'Be careful what you wish for'� is the point I would put to organisations such as Shelter, Generation Rent and other tenant groups.
In other words, stop demonising landlords - it's not helping the situation especially when we have such a severe rental stock crisis.
Social housing and temporary accommodation are at breaking point; the private rental sector has been trying to prop them up for years. If you keep poking the bear, it will eventually bite back.
To be clear, I have a lot of sympathy for tenants having to pay more in rising rents, but landlords who are coming off two and three year fixed terms at 2% onto new arrangements at 6.5 % have little choice - their monthly mortgage payments have gone up dramatically.
Previously, many of the landlords I spoke to had not historically put rents up, as they are very happy with their tenants. Now, the vast majority, forced by the rising cost of living including mortgages, energy, food, and council tax (to name but a few), are being forced to increase rents.
We have reported many times on stories of landlords deciding they have had enough and want to sell up, not just because of interest rates, but on top of the withdrawal of Section 24 mortgage interest relief, and now the impending Renters (Reform) Bill.
The worry that landlords will struggle to gain possession of their property once Section 21 is abolished, as well as the future EPC upgrades in 2028, for some it is just not worth the aggravation of being a landlord anymore, especially when landlords are feeling ashamed of being called a landlord.
The reality is being a landlord is a profession, but it is not recognised by the swider media as such. If you look at the 12-point plan for the Renters Reform Bill, its intention is to increase property standards, provide greater access to property information, offer tenants redress, as they are customers, prevent discrimination against tenants with children or on benefits, and give tenants the opportunity to request a pet.
These are not unreasonable. But what we need to see in conjunction are changes which also give landlords confidence in the new system when it comes to the abolition of Section 21.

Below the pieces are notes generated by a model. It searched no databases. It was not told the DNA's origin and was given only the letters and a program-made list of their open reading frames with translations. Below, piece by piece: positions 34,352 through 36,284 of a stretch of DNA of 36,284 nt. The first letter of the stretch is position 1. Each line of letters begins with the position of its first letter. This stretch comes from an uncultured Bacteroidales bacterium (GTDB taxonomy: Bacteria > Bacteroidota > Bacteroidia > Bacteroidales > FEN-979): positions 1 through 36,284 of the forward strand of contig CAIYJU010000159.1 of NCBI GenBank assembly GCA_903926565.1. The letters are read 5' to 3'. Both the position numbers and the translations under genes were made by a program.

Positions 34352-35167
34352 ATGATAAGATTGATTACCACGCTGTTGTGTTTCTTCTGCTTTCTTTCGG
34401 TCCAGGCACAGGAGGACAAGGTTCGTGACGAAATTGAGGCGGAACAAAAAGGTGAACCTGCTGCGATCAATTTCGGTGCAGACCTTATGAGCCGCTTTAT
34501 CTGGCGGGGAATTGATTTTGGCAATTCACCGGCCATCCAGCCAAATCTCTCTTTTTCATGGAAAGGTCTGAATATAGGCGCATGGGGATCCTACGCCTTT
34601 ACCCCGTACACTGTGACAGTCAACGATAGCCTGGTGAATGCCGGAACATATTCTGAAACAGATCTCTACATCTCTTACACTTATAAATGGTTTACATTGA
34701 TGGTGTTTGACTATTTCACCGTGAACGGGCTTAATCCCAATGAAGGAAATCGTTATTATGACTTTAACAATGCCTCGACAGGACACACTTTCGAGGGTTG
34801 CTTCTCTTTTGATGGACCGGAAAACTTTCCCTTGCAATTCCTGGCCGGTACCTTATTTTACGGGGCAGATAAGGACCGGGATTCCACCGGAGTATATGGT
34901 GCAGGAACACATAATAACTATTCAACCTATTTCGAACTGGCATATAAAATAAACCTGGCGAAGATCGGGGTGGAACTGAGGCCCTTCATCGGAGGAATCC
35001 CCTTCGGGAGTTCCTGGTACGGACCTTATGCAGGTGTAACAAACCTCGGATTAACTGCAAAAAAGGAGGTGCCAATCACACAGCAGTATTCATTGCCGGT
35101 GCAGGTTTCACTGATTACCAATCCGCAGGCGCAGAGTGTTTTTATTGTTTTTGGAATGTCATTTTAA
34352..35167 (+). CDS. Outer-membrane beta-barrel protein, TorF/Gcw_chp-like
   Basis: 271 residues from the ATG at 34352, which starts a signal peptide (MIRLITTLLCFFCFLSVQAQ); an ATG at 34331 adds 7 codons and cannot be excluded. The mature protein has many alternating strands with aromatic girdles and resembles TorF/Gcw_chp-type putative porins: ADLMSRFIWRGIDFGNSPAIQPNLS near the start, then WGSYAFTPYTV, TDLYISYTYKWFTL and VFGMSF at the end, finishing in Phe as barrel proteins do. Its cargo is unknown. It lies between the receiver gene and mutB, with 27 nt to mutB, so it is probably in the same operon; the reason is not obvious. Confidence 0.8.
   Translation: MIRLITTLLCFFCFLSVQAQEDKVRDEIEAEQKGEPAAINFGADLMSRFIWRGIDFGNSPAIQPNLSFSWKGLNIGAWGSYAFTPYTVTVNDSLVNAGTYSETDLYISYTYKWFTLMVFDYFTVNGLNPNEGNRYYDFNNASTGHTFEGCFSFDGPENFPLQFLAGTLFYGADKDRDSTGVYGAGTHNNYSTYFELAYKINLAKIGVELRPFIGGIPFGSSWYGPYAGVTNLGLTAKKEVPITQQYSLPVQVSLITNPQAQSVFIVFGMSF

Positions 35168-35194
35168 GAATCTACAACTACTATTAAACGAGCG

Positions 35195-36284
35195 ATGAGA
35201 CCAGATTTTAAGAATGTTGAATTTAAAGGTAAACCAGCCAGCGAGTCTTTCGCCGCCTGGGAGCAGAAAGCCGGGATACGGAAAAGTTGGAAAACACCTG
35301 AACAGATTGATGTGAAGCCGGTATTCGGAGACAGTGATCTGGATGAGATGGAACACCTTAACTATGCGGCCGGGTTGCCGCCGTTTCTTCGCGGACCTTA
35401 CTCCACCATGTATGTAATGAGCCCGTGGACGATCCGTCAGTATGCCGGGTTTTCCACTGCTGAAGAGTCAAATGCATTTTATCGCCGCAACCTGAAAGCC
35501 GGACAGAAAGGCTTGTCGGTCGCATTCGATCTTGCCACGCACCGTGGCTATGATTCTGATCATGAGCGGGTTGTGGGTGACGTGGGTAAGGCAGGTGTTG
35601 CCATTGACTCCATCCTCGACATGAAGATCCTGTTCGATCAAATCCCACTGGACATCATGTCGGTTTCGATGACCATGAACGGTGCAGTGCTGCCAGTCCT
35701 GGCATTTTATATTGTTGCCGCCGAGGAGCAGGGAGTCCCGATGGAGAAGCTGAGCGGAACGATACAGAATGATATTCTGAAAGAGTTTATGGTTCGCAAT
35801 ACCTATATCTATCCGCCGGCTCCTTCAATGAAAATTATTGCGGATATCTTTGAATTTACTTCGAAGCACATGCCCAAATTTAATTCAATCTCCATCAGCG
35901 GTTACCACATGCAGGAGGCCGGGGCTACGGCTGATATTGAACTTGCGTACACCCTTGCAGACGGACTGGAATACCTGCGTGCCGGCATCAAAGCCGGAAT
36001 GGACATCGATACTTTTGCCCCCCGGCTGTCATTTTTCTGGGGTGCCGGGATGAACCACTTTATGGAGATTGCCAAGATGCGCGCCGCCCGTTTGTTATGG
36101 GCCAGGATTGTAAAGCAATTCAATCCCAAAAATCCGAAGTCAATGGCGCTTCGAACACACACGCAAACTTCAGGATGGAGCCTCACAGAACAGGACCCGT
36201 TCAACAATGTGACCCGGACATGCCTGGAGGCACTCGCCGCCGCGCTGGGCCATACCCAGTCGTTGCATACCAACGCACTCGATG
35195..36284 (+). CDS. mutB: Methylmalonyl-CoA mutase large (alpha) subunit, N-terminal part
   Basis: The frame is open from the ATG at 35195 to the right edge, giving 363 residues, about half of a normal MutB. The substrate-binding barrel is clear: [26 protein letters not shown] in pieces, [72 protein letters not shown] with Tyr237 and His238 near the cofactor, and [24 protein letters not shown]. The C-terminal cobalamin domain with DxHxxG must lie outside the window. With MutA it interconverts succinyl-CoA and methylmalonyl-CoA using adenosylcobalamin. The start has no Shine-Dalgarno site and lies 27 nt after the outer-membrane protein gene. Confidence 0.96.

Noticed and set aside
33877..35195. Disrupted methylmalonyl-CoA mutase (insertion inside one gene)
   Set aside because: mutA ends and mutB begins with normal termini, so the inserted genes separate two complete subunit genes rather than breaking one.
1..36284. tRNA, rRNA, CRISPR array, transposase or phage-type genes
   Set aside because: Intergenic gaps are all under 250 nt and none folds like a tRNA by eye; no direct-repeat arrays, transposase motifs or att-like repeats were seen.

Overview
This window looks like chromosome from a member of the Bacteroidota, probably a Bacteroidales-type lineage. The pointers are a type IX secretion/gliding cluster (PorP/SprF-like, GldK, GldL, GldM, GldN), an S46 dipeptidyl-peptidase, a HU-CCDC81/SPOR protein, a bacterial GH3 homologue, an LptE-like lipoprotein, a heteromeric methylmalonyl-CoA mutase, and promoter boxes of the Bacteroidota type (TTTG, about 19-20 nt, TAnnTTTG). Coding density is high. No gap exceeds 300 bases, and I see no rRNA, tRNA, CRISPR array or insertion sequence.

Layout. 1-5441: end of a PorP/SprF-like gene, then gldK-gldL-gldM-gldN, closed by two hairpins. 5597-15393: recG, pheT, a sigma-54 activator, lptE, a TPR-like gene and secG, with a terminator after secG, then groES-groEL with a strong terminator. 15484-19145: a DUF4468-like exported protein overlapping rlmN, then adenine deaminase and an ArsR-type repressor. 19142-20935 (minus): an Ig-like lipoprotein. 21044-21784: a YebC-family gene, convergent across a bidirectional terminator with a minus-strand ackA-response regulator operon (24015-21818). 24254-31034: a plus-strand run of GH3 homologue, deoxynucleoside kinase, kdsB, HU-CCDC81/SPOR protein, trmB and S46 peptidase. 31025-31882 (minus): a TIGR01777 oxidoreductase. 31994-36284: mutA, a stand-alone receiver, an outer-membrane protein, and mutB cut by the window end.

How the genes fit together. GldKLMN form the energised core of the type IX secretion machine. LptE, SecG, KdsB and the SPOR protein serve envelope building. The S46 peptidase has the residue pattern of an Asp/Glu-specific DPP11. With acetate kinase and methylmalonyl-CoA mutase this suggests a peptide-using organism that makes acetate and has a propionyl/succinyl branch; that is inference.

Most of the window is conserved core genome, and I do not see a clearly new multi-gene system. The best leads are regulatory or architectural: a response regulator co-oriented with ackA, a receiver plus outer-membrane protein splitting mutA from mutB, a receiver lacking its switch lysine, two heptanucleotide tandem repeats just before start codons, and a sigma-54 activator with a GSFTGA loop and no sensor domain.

Will there be sufficient mandatory grounds under section 8? Will there be a high priority on court lists to deal with Anti-Social tenants and what does it look like as to the evidence sought? We need answers to these questions.
Mediation can work if done properly at the early point in a dispute after the notice period. But there must be major resource put in to the court system to deal with the increase in Section 8 hearings and ensure there are enough judges and bailiffs (which at present there is a shortage). The abolishment cannot be rushed until we have the correct mechanisms in place.
I note in a recent press release from Shelter they quoted that 172 tenants are receiving Section 21 non-fault eviction notices per day.
If that is the case, it would be interesting to see how many landlords are serving those Section 21 notices because they want to sell.
On recent stats from my company, Landlord Action, the four most common reasons at present are landlords selling, rent arrears, anti-social behaviour and the tenants requesting the landlord evicts them so they can approach the council to be rehoused.
My worry is when the date is set to end Section 21, which may be in 18-24 months' time, that there will be landlord panic, as landlords rush to serve notices before the expiry date, as they feel they do not understand the changes or have confidence in the court system.
Ultimately, evicting a tenant should always be a last resort, but for many landlords who have never had to apply to the court in the past, they are now doing it for the first time, as they want to sell and exit the sector.
It is right that landlords are 'business-reviewing' their portfolios as increased costs across the board are a challenge.
Look at the case of Ian Jackson. He has sold 40 of his 142-property portfolio in Belfast, Manchester and Scotland, 20 in the last 12 months.
What does that mean? It means that good tenants are being asked to leave, so those tenants will now have to battle it out with other applicant tenants, for far fewer properties and will undoubtedly have to pay more rent in a new property.
It goes back to what said at the start of this, be careful what you wish for. Without the pressures which have been put on landlords, Ian Jackson, and many others like him, might still be in the market.
Changes can happen but as I have said before, they need to protect tenants AND landlords, as both are required for a thriving PRS.
Here's some stats for you. In June 2019, there was 370,000 properties in the private rental sector, now we have 241,000. Rental stock has plummeted by 35% in the last four years according to consultancy TwentyCi.
But let's not be half glass full'� despite these problems there are endless tenant applicants; the best choice of tenant pool; rents remain strong; and the lowest void periods than ever before.
So it's not all bad. Landlords and letting agents have navigated the endless new rules and changes in the private rental sector since 2007, when Deposit Protection legislation was introduced, and I'm sure many will continue to do so.
Paul Shamplina is hosting: Landlords - How to Survive - an educational day for landlords
This will be a no-nonsense, straight talking and practical education day by experts with over 200 years of experience in Property and Buy To Let on the day. This event is for new, part-time and full-time landlords, portfolio landlords and can be CPD-accredited upon request. Sign up here.